If you knock on the door of an auction house this winter, you may find no one at home. Well, that’s not entirely true, but experts from many of the larger German-speaking auction houses are under way in this frigid weather looking for prime pieces for their next auctions. This is an optimum opportunity for collectors who are considering selling an artwork or antique, but would like the chance to talk it over with an authority in the field before placing it in the hands of a reputable auction house.
Ketterer Kunst, Munich, has one of the most extensive touring schedules with 20 stops. In addition to visiting Hamburg and Dusseldorf where they have offices, they are also traveling to Austria, Switzerland, Italy, France, Belgium, the Netherlands, the Czech Republic and the U.S.A.
“These are some of the most important regions for us and our clients do appreciate the personal contact,” noted Robert Ketterer, managing director of Ketterer Kunst. “It makes their lives so much easier if they do not have to pack up their works and carry them to us to obtain an expert’s point of view or a valuation.”
Collectors love the chance to talk about their collections, and the auction experts welcome new and returning customers. Not every stop on the tour turns up a new-to-the-market Old Master, but the exchange is mutually good.
“With regards to Old Masters or even the top paintings of Modern Art, it does get more and more difficult to obtain high class pieces, as the most important works are tugged away into major museums or permanent collections. Unlike in Contemporary Art, the artists have died, and it is only on very rare occasions that one of their masterpieces appears on the auction market,” said Ketterer.
“One of the more exciting works we obtained at a valuation day was Otto Griebel’s watercolor Zwei Frauen. It was estimated at €30,000-40,000 ($39,800-$53,000) and ended up fetching €158,600 ($210,456).”
The Griebel painting is a rarity. A great deal of this Dresden artist’s work was purposely destroyed following its inclusion in the 1937 Nazi-organized Degenerate Art Exhibition, which ridiculed Modernist art. Griebel’s remaining works were sadly depleted during the Allied bombing of Dresden in February 1945.
As a tangible investment in this climate of insecure stock markets and world currencies, such a scarce work is very attractive. Robert Ketterer reported that 2011 was the most financially successful year in the firm’s history, with sales over 29 million Euro (nearly $39 million). Increasing prices draw potential sellers to Expert Days, and may bring us unexpected treasures in the very near future.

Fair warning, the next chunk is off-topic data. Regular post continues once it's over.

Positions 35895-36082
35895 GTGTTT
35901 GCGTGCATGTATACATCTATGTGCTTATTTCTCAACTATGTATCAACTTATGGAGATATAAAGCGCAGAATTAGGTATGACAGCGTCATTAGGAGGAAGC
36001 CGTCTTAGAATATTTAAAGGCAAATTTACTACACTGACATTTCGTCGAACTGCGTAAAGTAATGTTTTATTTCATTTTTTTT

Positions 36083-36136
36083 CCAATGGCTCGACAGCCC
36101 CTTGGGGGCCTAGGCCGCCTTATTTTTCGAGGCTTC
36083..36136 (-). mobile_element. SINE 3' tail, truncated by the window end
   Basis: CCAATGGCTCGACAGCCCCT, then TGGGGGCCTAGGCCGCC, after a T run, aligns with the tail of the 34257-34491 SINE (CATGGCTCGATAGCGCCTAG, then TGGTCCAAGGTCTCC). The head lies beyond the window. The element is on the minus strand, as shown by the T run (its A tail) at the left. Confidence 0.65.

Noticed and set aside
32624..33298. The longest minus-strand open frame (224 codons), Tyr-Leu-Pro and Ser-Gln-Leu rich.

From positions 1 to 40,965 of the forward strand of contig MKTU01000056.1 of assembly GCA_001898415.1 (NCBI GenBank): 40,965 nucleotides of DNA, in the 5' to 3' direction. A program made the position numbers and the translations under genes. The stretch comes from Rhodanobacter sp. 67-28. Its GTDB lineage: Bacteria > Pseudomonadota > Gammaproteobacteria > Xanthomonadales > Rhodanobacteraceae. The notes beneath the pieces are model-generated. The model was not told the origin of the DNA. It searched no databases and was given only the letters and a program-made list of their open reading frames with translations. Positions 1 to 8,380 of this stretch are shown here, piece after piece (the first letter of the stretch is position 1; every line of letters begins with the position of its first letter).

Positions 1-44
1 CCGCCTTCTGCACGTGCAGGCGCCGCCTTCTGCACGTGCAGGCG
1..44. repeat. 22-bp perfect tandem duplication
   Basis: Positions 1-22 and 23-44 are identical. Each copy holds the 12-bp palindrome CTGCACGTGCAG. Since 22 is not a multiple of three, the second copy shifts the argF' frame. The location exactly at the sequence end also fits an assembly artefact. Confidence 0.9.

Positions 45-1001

For an appointment and a complete schedule of Expert Days visit www.KettererKunst.de
Here is a sampling of other Auction Houses with experts under way, possibly in your own neighborhood:
Dr. Fischer Kunstauktionen, Heilbronn, will be in Munich on March 1-2; Hamburg and Bremen on March 7-9; Zwiesel and Munich on April 18-20. An appointment is requested. Contact them at www.Auctions-Fischer.de
Hauswedell & Nolte, Hamburg, will be in Stuttgart on Feb. 29; Munich on March 2; Zurich on March 5; and Freiberg on March 7. Appointment requested. www.Hauswedell-Nolte.de
Karl & Faber Kunstauktionen GmbH, Munich, will be in Offenburg on Feb. 29; Dusseldorf on March 5-7; Karlsruhe on March 7-8; Cologne and Bonn on March 7-9; Nuremberg on March 14-16; Salzburg on March 21; and Innsbruck on March 23. Contact them at www.KarlundFaber.de
Lempertz, Cologne, will be in San Francisco on Feb. 21-23; in Paris on Feb. 23-24; in Munster on Feb. 24; and in Switzerland on Feb. 28, and March 1-2, 8-9. Appointment requested. www.Lempertz.com
Quittenbaum Kunstauktionen, Munich, will be in Parma on March 1; in Brussels on March 6, and Vienna and Salzburg on March 5-7. Contact for appointment. www.Quittenbaum.de
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